Today I spoke at a large Sydney rally in support of Palestine, Gaza and a dissenting, non-violent Jewish perspective. I think there were only a handful of Jews in the predominantly Muslim and Arab crowd. I hope that more Jews begin to find their voice on this vital humanitarian issue and refuse to allow Israel to speak in our name.
Thanks to Rahaf Ahmed for filming my speech:
This morning I was invited onto Channel 7’s Weekend Sunrise to discuss the Israeli onslaught in Gaza and Israeli government extremism:
I’m honoured to be asked to sign the following just released statement with a range of distinguished people around the world:
Jews Say: End the War on Gaza — No Aid to Apartheid Israel!
Jews for Palestinian Right of Return, July 22, 2014
On July 12, 2014, Gaza civil society issued an urgent appeal for solidarity, asking: “How many of our lives are dispensable enough until the world takes action? How much of our blood is sufficient?”
As Jews of conscience, we answer by unequivocally condemning Israel’s ongoing massacre in Gaza, whose victims include hundreds of civilians, children, entire families, the elderly, and the disabled. This latest toll adds to the thousands Israel has killed and maimed since its supposed withdrawal from the Gaza Strip in 2005.
In response to this crisis, we urgently reaffirm our support for a ban on all military and other aid to Israel.
In 1967, Dr. Martin Luther King Jr. opposed the Vietnam War with his famous declaration: “For the sake of the hundreds of thousands trembling under our violence, I cannot be silent.”
Today, *we* cannot be silent as the “Jewish state” — armed to the teeth by the U.S. and its allies — wages yet another brutal war on the Palestinian people. Apartheid Israel does not speak for us, and we stand with Gaza as we stand with all of Palestine.
In the face of incessant pro-Israel propaganda, we heed Malcolm X’s warning: “If you’re not careful, the newspapers will have you hating the people who are being oppressed, and loving the people who are doing the oppressing.”
For Israel’s relentless war on Gaza is no more an act of “self-defense” than such infamous massacres as Wounded Knee (1890), Guernica (1937), the Warsaw Ghetto (1942), Deir Yassin (1948), My Lai (1968), Soweto (1976), Sabra and Shatila (1982), or Lebanon (2006).
Rather, it is but the latest chapter in more than a century of Zionist colonialism, dispossession, ethnic cleaning, racism, and genocide — including Israel’s very establishment through the uprooting and displacement of over 750,000 Palestinians during the 1947-1948 Nakba. Indeed, eighty percent of the 1.8 million people sealed into Gaza are refugees.
Like any colonial regime, Israel uses resistance to such policies as an excuse to terrorize and collectively punish the indigenous population for its very existence. But scattered rockets, fired from Gaza into land stolen from Palestinians in the first place, are merely a response to this systemic injustice.
To confront the root cause of this violence, we call for the complete dismantling of Israel’s apartheid regime, throughout historic Palestine — from the River to the Sea. With that in mind, we embrace the 2005 Palestinian call for Boycott, Divestment and Sanctions (BDS) campaign, which demands:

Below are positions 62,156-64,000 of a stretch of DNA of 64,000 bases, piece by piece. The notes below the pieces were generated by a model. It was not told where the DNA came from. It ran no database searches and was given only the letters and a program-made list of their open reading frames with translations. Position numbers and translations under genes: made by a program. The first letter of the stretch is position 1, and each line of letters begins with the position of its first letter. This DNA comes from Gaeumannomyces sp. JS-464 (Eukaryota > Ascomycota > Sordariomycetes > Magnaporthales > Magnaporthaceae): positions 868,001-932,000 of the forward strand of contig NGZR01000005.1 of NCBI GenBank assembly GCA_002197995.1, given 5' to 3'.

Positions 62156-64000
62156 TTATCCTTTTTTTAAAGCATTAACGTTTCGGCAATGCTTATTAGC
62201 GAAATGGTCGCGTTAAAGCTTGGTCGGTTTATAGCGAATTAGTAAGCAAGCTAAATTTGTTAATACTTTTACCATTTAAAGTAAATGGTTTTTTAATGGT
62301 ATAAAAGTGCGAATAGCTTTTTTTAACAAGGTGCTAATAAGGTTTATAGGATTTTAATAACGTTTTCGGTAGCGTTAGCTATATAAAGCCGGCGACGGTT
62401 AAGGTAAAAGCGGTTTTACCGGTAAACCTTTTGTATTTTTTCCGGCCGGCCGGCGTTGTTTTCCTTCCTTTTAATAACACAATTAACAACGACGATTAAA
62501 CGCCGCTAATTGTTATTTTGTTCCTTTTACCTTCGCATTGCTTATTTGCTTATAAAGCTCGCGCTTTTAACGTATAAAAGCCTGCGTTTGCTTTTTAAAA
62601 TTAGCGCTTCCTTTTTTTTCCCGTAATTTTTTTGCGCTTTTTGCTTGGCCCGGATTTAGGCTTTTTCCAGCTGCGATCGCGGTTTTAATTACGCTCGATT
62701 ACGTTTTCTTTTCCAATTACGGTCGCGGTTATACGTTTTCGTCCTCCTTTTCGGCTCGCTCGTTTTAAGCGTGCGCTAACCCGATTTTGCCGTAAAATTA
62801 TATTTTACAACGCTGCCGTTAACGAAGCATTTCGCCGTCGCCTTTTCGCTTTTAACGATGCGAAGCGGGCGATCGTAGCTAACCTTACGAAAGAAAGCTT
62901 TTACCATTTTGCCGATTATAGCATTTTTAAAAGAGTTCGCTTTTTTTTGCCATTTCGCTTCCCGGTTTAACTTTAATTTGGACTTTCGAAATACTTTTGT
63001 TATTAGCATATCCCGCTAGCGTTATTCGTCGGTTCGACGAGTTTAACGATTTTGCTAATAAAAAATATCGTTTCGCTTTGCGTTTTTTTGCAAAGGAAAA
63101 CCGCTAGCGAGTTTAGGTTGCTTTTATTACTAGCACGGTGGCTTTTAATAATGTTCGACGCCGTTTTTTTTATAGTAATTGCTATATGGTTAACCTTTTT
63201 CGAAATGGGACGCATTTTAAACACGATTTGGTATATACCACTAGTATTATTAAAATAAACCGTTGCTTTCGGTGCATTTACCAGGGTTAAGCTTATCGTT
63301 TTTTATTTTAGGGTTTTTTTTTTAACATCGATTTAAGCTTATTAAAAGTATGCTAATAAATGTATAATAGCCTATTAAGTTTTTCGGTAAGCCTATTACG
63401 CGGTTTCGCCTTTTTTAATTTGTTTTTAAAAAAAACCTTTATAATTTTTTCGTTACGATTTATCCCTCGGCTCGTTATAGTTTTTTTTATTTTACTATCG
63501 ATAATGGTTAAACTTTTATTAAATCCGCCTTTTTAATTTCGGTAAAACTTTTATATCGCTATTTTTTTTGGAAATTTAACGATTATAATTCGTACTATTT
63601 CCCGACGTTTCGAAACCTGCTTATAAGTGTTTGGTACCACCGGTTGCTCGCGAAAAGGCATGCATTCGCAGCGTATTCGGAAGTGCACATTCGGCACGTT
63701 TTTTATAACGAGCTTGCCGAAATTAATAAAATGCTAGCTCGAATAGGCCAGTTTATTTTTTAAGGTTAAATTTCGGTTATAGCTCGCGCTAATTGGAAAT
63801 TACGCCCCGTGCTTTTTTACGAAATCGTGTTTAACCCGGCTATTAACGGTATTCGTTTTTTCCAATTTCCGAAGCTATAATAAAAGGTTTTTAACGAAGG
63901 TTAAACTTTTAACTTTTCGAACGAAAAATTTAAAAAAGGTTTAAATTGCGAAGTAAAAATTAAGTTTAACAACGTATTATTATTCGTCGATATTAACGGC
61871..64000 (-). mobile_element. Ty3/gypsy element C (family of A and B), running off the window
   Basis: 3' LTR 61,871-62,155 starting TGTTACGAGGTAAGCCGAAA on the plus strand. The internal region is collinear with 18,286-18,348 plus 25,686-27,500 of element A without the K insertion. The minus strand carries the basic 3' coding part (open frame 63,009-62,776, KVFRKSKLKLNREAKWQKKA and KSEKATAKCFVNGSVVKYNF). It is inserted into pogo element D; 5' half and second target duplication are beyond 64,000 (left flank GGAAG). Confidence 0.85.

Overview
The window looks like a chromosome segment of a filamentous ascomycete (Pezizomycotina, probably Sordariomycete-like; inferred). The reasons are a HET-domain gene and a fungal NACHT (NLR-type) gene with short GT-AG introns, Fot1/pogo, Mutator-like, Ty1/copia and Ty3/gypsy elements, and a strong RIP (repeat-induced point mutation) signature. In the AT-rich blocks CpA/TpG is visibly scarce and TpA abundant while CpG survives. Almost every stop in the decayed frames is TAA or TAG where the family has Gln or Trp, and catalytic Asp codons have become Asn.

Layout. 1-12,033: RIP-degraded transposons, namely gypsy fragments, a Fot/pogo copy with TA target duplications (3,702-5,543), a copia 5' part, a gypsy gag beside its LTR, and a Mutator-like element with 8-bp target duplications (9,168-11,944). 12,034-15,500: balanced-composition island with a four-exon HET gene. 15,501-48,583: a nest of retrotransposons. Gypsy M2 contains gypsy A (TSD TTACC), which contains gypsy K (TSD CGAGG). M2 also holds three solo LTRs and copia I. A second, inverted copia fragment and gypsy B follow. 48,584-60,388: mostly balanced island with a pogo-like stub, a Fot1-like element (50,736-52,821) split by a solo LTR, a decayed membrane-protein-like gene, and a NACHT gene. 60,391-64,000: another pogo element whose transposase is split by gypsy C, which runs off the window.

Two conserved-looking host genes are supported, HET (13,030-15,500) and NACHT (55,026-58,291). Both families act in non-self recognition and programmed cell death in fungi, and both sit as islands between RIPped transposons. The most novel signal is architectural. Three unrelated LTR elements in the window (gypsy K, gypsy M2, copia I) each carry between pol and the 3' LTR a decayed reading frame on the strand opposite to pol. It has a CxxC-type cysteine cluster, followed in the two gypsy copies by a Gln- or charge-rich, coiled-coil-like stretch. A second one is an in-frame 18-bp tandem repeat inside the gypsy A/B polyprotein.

* An end to Israeli military occupation of the 1967 territories
* Full equality for Palestinian citizens of Israel
* Right of return for Palestinian refugees, as affirmed by UN resolution 194
Initial Signers (list in formation; organizations, schools and other affiliations shown for identification only; *Co-founder, Jews for Palestinian Right of Return)
Avigail Abarbanel, Psychotherapist; editor, Beyond Tribal Loyalties: Personal Stories of Jewish Peace Activists (2012, Cambridge Scholars), Inverness, Scotland
Noa Abend, Boycott From Within
Stephen Aberle, Independent Jewish Voices; Vancouver, BC
Lisa Albrecht, Ph.D. Social Justice Program, University of Minnesota
Anya Achtenberg, novelist and poet; teacher; activist; International Jewish Anti-Zionist Network
Mike Alewitz, Associate Professor, Central CT State Unversity; Artistic Director, Labor Art & Mural Project
Zalman Amit, Distinguished Professor Emeritus; Author, Israeli Rejectionism
Anthony Arnove, International Socialist Organization
Gabriel Ash, International Jewish Anti-Zionist Network, Switzerland
Ted Auerbach, Brooklyn for Peace
Anna Baltzer, author and organizer
Ronnie Barkan, Co-founder, Boycott from Within, Tel-Aviv
Judith Bello, Administrative Committee, United National Antiwar Coalition
Lawrence Boxall, Independent Jewish Voices, Canada; Vancouver Ecosocialist Group
Linda Benedikt, writer Munich, Germany
Nora Barrows-Friedman, journalist; Oakland
Prof. Jonathan Beller, Humanities and Media Studies Graduate Program in Media Studies, Pratt Institute, Brooklyn
Medea Benjamin, co-founder, CODEPINK
Rica Bird, Joint Founder, Merseyside Jews for Peace and Justice
Audrey Bomse, Co-chair, National Lawyers Guild Palestine Subcommittee
Prof. Daniel Boyarin, Taubman Professor of Talmudic Culture, UC Berkeley
Lenni Brenner, Author, Zionism In The Age Of The Dictators
Elizabeth Block, Independent Jewish Voices, Toronto ON
Max Blumenthal, Author, Goliath: Life and Loathing in Greater Israel; and Senior Writer for Alternet.org
Mary P. Buchwald, Jewish Voice for Peace-New York
Monique Buckner, BDS South Africa
Maia Brown, Health and Human Rights Project-Seattle & Stop Veolia Seattle
Estee Chandler, Jewish Voice for Peace, Los Angeles
Rick Chertoff, L..A. Jews for Peace